I spent yesterday at a Golden Harvest Pagan event up in Wisconsin helping to prepare elderberry syrup and vapor salts for the upcoming winter. They had an initiated Oshun priestess of the Lukumi religion speaking of her spiritual tradition.
African American Hoodoo – my husband said to be careful, and another friend said that made her a bit nervous.
Words are powerful, aren’t they? But it’s up to us to hold them and examine them and then make a decision.
Voodoo/Hoodoo is a combination of original tribal religion merged with forced Christianity: a way to ‘convert’ while still honoring the spiritual followings of their culture. There has been bad and evil done in the name of every religion on Earth; isn’t it time we started looking at the person rather than the label?
The speaker was warm and funny and brought us in to these spiritual and cultural traditions that obviously brought much to her and her loved ones. I wish I could have paid more attention, but I was keeping one eye on my lively seven year old.
She was off playing hopscotch with the other children at the event. Not just any hopscotch, but an elaborate whimsical multi-tiered and layered, descending boxed, winding, dancing, spiral game of hopscotch that spanned the entire building and then turned and continued until the pavement ended.
Whew, makes me tired just writing that. I wish I had just one-tenth of her energy. Drake Spaeth, one of the founders of this group, commented at the end of the event how much he liked her sprite energy.
The comment brought me back to a time in my life over a decade ago when I had a long weekend at the Biltmore Hotel in Arizona. It was a time when I realized just how much of my life I had been spending protecting, contracting and focusing purely on survival.*
The Sprite statues that are scattered amidst the incredible gardens at the luxurious Biltmore hotel in Phoenix are Frank Llyod’s creations originally created for the Midway Gardens in Chicago in 1914. It was not yet their time, and so they took a long, winding journey, first surviving the destruction of the Gardens in the 20’s, luckily escaping to a farmer’s field in Wisconsin and then finally ending up at the Biltmore Hotel.
I remember that weekend spending a lot of time just sitting and thinking as I began my baby steps or maybe just my decision to begin a life of expansion and creation. I remember impulsively dancing in the sprinklers in the middle of the night.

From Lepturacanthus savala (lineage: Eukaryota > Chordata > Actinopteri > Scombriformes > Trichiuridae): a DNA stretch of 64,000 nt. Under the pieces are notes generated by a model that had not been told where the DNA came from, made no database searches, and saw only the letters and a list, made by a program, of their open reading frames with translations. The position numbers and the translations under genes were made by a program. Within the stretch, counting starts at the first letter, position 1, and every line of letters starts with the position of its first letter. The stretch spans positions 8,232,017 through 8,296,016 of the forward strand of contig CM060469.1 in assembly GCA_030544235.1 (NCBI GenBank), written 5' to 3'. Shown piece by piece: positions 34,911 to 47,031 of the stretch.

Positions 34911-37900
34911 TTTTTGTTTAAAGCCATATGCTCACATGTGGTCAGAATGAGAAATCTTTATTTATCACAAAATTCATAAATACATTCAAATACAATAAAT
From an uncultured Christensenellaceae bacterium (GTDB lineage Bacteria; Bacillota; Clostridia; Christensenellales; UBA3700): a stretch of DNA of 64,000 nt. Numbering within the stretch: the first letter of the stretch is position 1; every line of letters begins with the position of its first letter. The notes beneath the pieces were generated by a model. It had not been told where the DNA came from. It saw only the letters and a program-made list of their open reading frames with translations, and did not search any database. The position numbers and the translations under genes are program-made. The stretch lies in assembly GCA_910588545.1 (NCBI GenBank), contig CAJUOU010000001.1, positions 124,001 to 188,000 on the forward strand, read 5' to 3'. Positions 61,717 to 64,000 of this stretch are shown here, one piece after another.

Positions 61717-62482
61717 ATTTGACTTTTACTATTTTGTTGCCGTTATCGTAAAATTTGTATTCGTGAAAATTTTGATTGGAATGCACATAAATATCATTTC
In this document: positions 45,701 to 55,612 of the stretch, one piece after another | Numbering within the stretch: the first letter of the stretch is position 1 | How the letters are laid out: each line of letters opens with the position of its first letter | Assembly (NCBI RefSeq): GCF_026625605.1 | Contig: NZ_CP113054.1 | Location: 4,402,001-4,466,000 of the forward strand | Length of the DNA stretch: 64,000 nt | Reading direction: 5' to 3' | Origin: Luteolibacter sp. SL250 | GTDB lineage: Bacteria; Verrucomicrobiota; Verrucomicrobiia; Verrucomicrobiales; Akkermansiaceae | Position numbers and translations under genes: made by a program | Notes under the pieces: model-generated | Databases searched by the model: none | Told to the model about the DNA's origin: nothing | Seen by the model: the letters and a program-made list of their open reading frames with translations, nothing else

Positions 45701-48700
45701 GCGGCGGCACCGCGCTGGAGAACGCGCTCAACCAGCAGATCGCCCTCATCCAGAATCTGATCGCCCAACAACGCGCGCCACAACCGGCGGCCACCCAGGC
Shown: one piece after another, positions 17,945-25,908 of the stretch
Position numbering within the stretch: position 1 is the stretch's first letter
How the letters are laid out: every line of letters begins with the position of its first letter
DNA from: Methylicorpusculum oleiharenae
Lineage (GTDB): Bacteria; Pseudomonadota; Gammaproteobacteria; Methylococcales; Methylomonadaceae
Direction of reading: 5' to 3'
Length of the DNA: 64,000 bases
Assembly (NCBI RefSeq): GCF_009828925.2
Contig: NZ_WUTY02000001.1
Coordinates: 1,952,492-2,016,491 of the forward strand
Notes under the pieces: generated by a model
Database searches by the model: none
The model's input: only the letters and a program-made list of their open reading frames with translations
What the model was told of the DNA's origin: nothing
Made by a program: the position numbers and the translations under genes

I remember choosing to be open to life instead of closed.
Drake makes a lot of references to fairy and fey; he will be randomly talking about something and a reference to this Celtic underworld will pop up here and there. I love that. He and his wife Angie Buchanan went out of their way to make sure my daughter and I felt welcomed. Both events I’ve been to, I see how hard they work to give something to the people that attend. This sense of community, this tribe is oh so important in life.
Open your mind and check out an event like this. Maybe you can find one on the Divine Feminine App**.
Another member of their group wrote a post on atheism: in it, he said:
“I am NOT an atheist because I choose not to be one. The world of atheism is cold and dead and BORING. I don’t want to live there, so I don’t. It pleases me to live in a world where a hundred year old oak can have a spirit, where a rock on a hilltop can have a memory, where that noise in the treetops just MIGHT– not IS, just MIGHT– be fairies. I live in that world because I choose to live there.”
Yes, choose it. … choose it.
From Angie Buchanan:
“Drake and I, as well as others in the Earth Traditions community are very conscious of the importance of the interfaith movement as it promotes a just, peaceful and sustainable world. We are very involved with it. Dispelling myths about Paganism has been our work within the forums such as you attended today. We assist other religious that may also struggle with preconceived misunderstandings about their own practices in having a place in our community to speak so as to keep us (Pagans) from falling into those same traps.